Adoption Disruption

One of the most controversial topics on the subject of adoption is that of adoption disruption or dissolution. Hot feeling fuels the pros and cons of the argument. Some people think that it's best to disrupt an adoption as soon as there appears to be any kind of a problem, while others believe that disruption should only be an option in extreme cases.

Full Disclosure

The best scenario, of course, is when full disclosure is made to the prospective adoptive family and when the adoptive parents educate themselves on the challenges that may be encountered during the adoption process. In any event, at the core of any about-to-be disrupted adoption, the best interests of the child should be the primary concern of all involved.

There isn't much to guide parents on the brink of disrupting an adoption, which is a shame. Adoptions that might have been saved often fall apart because of the lack of support and advice for prospective parents. There is very little information on the topic for the general public. One can find disruption statistics, but there is no guide on how to go about setting the disruption into motion and following through.

No Literature

Perhaps the reason that no literature for laymen exists is due to the fact that adoption agencies don't wish to encourage this practice. Also, disruption implies a type of failure of the system or of the prospective parents. This subject can cause no small amount of outrage, no matter which party is deemed to be at fault. But people are resourceful and many private support groups have sprung up where parents can discuss solutions relating to disrupted adoptions.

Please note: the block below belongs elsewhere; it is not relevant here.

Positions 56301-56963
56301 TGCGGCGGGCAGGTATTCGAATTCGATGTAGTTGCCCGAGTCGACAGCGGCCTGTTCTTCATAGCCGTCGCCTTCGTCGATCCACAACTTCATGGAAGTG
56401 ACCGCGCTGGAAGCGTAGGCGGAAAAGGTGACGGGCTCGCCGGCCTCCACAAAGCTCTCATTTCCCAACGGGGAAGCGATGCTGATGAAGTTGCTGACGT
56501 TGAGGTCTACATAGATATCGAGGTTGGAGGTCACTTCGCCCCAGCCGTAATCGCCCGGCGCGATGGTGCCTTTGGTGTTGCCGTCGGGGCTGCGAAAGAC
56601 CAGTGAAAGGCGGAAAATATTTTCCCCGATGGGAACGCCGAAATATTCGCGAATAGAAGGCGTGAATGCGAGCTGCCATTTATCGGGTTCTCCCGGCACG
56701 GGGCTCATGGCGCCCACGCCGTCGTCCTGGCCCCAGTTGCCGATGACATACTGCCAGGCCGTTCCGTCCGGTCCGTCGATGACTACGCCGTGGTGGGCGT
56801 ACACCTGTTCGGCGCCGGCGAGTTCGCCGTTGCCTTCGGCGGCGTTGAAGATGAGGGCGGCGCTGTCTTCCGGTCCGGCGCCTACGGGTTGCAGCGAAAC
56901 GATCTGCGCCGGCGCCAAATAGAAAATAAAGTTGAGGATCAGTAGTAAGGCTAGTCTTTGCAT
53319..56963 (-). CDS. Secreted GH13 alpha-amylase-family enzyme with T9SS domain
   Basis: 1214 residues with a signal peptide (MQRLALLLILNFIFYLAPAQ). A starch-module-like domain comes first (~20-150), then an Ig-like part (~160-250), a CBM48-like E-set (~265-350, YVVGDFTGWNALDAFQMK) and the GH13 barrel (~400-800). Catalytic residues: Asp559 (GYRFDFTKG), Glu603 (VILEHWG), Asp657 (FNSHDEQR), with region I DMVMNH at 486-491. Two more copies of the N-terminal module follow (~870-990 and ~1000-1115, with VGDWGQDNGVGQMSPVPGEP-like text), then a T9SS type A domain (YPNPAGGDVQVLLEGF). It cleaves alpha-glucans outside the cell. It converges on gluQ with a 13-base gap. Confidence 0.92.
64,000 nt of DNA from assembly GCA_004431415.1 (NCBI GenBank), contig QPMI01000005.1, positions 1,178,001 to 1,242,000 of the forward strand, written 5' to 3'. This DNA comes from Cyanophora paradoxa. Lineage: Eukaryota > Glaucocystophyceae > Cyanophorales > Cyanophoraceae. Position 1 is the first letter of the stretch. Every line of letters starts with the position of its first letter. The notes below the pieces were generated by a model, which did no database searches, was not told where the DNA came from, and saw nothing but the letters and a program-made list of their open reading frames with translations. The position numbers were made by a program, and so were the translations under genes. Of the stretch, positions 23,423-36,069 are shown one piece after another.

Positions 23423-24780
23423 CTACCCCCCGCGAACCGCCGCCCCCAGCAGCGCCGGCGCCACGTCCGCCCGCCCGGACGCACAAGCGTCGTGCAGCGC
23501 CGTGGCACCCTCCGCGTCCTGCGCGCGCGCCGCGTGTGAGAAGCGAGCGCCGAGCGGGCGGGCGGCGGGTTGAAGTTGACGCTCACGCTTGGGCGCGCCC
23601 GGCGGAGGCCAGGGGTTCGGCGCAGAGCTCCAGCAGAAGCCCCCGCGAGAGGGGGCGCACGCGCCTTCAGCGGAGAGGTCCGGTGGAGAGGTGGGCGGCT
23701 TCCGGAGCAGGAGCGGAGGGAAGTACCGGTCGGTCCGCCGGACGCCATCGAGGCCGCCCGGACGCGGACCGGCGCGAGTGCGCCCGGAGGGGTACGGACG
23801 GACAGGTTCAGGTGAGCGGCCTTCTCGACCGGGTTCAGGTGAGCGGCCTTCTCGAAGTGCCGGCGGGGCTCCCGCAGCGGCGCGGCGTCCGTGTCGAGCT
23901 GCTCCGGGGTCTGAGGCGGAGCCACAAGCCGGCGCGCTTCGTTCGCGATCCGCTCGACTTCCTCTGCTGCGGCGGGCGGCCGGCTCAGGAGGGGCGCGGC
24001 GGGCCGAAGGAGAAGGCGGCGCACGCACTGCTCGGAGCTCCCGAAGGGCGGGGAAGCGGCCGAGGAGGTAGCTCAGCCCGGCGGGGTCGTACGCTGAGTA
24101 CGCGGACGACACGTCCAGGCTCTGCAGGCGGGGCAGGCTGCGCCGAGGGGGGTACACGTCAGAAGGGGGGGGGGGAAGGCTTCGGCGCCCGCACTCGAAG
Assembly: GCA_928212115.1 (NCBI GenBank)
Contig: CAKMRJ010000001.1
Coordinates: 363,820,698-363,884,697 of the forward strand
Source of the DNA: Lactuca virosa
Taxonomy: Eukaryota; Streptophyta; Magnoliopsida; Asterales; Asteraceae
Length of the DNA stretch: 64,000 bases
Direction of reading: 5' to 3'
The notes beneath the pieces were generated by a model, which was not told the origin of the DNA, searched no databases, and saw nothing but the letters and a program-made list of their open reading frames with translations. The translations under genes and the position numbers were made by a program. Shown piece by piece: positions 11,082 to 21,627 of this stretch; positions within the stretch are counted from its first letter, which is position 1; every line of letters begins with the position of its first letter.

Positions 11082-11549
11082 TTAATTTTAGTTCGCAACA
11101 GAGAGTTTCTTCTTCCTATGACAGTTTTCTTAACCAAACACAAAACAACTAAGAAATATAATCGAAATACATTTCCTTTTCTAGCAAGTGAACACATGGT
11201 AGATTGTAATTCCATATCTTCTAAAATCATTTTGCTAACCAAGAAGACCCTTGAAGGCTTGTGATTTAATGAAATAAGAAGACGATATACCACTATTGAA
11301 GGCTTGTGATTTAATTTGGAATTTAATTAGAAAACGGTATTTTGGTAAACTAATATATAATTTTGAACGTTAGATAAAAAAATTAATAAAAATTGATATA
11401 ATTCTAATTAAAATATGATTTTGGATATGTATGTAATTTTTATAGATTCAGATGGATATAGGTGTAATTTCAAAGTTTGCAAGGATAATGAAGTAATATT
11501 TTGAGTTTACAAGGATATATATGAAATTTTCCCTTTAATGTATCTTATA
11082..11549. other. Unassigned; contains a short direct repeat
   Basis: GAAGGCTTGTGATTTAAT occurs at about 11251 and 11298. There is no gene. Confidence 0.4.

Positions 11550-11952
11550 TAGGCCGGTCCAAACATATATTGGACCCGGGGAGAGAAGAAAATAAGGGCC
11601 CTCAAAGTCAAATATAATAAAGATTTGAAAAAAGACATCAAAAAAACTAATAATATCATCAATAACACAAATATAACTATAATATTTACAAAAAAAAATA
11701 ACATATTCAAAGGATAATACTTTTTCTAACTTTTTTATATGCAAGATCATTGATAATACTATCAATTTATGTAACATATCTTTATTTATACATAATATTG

Most adoptions, somewhere between 80%-90% are successful. But in a small number of cases a poor match is made between parent and child, or circumstance come up that make continuing with the adoption impossible. If the adoption process ends before it has been made legal, it's called a "disruption." When a judge is forced to overturn an adoption after it has been finalized, it is then called "dissolution." Sometimes the word "disruption" is used to describe both events, interchangeably.

As far as statistics go, the rate for disruption goes up per every year of age of the adoptee. It is quite rare for a newborn infant adoption to be disrupted, only 1%. Because age is such a central factor, the National Adoption Information Clearinghouse gives a very wide range in calculating the percentage of disrupted adoptions, at 3%-35%.

Family Support

But age isn't always an indication that an adoption is at risk. If a family has taken steps to prepare for the adoption of a 17 year old, for example, and the adoption agency provides full disclosure and support for the family, the adoption will succeed in spite of the advanced age of the adoptee. In general, disruptions occur when sound adoption practices are ignored.